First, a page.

Product defects put manufacturers, suppliers and retailers at risk of product liability claims, and factors such as globalisation and new technologies mean that these exposures are becoming increasingly complex, explains Jon Elvidge of XL Insurance

Companies involved in the manufacture of goods may be subject to product liability claims if they are deemed to be defective. It is not only the finished product manufacturer who is exposed: suppliers, retailers, component manufacturers – anyone in the supply chain may be implicated. Due to many factors, including globalisation, new technologies, increasing litigation and contractual relationships between companies, these exposures are becoming increasingly complex as Jon Elvidge of XL Insurance explains.

If a product is deemed to be unsafe and results in an injury or damage, a product liability claim may arise. It is then generally only necessary for the plaintiff to establish that the product was defective; it is not required to establish that the manufacturer or any other company in the supply chain was negligent – ie product liability is strict liability. For a product to be defective, it is usually necessary for at least one of the following to be established:

• A manufacturing defect existed

• A design defect existed

• There was a failure to warn (of an inherent hazard)

• There was a failure to monitor the performance of the products in the market.

Today’s manufacturing practices are such that large ‘standard’ product liability claims are becoming less common. By ‘standard’ we mean where the insured has simply designed or manufactured an unsafe product which has resulted in bodily injury or property damage to a third party. An analysis, though, of recent large product liability claims (greater than $500,000) has reveals the following trends:

• Large recall and dismantling re-installation claims are increasing,

• Claims where the defect was in a component or sub-system sourced from a third party are increasing,

• A number of large claims occurred where the product was not considered ‘defective’ at all,

• ‘Failure to warn’ related claims still remain high (particularly for the US).

This trend in recall claims is not surprising. Regulatory authorities in the EU and North America are increasingly cautious and more likely to play safe by demanding or encouraging a recall. Data from European Union’s RAPEX system indicate that the number of General Product Safety Directive ‘Article 12’ notifications doubled in the period 2004-2008, and an increasing trend in recalls is also noted in the automotive industry. The reasons for the rise in dismantling and re-installation claims, which affect suppliers rather than Original Equipment Manufactures (OEMs), may well be related to increased outsourcing of components or sub-systems. Such claims can prove very expensive as the price of removing and re-installing an alleged defective component can be many times the unit cost. There is also evidence that in some industries, suppliers are being increasingly squeezed in terms of contractual conditions and performance requirements that also make such claims more likely.

The increase in product safety issues relating to defects in parts or materials sourced by a company is considered predominantly related to the general increase in outsourcing by major manufacturers, or the movement of manufacturing and assembly operations to lower costs countries to take advantage of reduced labour and local materials / component costs. However, product quality can suffer as the number of supplier interfaces increases and the ability to monitor supplier quality may reduce.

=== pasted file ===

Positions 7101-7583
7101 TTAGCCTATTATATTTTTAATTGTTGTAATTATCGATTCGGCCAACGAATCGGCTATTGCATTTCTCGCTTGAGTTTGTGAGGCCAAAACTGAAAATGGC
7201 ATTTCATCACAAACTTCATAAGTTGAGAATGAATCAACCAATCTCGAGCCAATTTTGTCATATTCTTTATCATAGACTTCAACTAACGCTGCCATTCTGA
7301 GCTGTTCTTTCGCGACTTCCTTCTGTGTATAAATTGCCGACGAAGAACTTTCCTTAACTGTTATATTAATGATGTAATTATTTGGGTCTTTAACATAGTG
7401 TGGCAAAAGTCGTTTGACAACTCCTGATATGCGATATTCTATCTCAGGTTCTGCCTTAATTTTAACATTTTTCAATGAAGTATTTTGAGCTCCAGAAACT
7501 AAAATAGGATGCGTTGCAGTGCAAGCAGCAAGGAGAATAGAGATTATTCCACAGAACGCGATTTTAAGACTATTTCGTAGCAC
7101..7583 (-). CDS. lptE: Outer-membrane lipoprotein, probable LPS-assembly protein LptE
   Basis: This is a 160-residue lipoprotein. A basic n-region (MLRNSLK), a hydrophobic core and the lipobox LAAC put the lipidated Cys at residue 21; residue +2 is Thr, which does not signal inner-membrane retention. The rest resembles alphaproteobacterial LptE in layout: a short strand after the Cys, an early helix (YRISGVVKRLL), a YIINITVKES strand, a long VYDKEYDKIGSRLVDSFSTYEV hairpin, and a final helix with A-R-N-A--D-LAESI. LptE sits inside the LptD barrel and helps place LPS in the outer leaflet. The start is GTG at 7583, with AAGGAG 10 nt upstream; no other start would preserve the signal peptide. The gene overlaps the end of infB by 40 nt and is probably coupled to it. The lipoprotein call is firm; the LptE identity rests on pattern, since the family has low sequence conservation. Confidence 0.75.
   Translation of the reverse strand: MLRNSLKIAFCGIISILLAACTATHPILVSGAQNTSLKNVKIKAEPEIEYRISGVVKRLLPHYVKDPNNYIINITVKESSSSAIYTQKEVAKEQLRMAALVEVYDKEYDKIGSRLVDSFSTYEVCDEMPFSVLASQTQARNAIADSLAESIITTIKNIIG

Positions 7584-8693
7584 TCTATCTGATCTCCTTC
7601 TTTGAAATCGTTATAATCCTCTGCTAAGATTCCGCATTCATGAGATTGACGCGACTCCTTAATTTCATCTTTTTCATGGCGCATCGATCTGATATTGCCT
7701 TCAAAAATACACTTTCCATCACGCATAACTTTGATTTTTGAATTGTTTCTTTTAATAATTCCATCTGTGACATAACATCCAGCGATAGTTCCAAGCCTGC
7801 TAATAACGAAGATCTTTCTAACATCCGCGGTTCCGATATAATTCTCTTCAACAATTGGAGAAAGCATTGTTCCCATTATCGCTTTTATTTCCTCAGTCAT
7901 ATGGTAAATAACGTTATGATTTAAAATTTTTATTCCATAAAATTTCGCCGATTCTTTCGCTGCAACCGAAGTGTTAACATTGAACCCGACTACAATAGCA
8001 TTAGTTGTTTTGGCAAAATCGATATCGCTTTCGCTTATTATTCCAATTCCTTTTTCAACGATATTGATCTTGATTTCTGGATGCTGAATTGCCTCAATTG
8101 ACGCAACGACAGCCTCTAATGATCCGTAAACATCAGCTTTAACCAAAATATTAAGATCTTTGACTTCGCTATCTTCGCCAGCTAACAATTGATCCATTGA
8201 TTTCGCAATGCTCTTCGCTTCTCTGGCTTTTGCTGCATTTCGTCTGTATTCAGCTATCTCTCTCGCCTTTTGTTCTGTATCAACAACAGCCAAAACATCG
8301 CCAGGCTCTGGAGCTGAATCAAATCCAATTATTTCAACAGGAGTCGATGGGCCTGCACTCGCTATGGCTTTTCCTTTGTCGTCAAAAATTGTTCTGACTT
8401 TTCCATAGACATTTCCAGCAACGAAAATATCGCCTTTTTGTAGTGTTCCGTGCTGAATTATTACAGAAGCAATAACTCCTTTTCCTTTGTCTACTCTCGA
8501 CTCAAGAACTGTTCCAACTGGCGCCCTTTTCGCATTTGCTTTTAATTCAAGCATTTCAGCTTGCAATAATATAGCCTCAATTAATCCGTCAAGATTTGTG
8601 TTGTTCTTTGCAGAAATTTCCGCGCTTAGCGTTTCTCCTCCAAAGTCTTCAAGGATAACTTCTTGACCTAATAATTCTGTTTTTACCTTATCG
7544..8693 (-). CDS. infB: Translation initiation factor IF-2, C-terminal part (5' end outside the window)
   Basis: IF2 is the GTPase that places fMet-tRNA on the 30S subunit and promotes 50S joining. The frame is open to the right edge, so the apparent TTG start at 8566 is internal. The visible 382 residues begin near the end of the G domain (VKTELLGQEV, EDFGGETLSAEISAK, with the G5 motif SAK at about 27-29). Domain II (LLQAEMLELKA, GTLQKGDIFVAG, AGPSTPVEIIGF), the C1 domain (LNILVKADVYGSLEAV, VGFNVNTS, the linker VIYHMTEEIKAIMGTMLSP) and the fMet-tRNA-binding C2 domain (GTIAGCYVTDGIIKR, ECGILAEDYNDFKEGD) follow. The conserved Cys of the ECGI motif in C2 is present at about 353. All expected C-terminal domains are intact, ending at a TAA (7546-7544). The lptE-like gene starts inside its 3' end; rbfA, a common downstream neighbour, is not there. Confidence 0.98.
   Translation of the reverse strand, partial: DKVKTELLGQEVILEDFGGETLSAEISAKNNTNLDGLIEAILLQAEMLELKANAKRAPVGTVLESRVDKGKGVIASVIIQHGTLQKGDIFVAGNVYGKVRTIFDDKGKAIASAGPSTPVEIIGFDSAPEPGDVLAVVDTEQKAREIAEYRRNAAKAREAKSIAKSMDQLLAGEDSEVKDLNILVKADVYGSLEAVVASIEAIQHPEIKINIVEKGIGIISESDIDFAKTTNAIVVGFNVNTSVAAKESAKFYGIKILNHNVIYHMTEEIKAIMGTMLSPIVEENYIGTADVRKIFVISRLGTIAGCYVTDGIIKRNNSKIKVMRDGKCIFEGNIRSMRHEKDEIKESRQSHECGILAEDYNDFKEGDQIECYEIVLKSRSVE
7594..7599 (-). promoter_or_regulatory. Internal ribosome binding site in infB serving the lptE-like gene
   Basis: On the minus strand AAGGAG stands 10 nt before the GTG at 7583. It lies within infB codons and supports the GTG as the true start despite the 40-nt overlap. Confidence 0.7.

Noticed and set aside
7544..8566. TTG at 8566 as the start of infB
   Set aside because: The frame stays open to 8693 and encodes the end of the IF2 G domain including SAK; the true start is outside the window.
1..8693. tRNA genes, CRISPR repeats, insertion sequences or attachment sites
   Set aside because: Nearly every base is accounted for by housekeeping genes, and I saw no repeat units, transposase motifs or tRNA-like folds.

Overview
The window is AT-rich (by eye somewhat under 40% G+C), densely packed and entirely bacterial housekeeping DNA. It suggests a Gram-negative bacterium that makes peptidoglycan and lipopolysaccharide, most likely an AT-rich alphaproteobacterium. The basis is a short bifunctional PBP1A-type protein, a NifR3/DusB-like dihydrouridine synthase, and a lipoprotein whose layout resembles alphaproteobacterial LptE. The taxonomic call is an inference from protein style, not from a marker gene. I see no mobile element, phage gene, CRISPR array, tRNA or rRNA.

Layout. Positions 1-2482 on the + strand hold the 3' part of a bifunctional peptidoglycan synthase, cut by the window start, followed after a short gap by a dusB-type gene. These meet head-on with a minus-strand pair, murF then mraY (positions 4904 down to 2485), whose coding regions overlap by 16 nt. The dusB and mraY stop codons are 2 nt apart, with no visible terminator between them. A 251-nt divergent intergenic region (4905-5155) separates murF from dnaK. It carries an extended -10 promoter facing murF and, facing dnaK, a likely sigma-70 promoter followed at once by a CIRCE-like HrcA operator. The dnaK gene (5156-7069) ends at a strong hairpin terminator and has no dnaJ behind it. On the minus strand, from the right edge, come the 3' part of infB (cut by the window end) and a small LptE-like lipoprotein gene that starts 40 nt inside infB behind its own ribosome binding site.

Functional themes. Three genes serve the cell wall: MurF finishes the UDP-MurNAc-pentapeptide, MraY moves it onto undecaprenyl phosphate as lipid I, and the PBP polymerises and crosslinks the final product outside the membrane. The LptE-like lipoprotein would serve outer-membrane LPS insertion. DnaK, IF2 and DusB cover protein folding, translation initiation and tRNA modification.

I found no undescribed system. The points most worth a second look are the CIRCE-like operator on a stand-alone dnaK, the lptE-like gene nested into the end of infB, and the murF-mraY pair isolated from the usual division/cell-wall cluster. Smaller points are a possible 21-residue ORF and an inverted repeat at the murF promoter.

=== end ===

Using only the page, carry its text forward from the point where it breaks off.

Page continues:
Product liability claims where the product is not actually defective may seem contradictory at first glance. The problem here is that a failure by the company to ensure that they have (and use) a robust contract risk management system may lead to scenarios where design responsibilities between manufacturer and customer are not as unambiguous as they perhaps should be. This can particularly affect suppliers who produce customized components and where responsibility for the component interfaces is not always clear-cut. The argument that ‘it was fine when we tested it in the factory’ may not be a valid defence.

There is no evidence that ‘failure to warn’ claims are necessarily increasing in Europe. Any European manufacturer selling goods, particularly in the US, needs to be aware of the potential for large claims, including class actions. Poorly worded or missing instructions for use, labels or hazard warnings can be easily exposed by plaintiff’s lawyers in court.

Managing the product liability risks

So, what can a manufacturer do to minimise their exposure to such claims?

• Product Development Plans (PDP) and Risk Assessments

A formal PDP, specific to the product is a significant benefit to reducing design interface type product liability claims, especially if adequate attention is given to the pre-contract stages. Proper bid review, both legal and technical with formal sign-off at appropriate toll-gates is vital, as is a strict approach to external validation and sign-off at the various manufacturing stages. Risk assessments by casualty risk engineers have shown that even global manufacturers of products with high inherent risk profiles may not always put the necessary effort into this area. The benefit may not be apparent until many years down the line; some companies have been able to distance themselves from multi-million dollar claims solely because they had and kept the right paperwork or agreed appropriate contract clauses following early stage contract risk assessments.

• Recall Planning

Whilst producers of consumer goods will no doubt be aware of the potential for a recall, this is an exposure that is sometimes overlooked for suppliers exposed to third party recall claims. A formal recall plan will not prevent a recall, but will go a long way in helping the company respond correctly and in a timely manner, thereby reducing the recall costs. As well as having a recall plan, key personnel need to be familiar with running a recall campaign and for this mock recalls are recommended.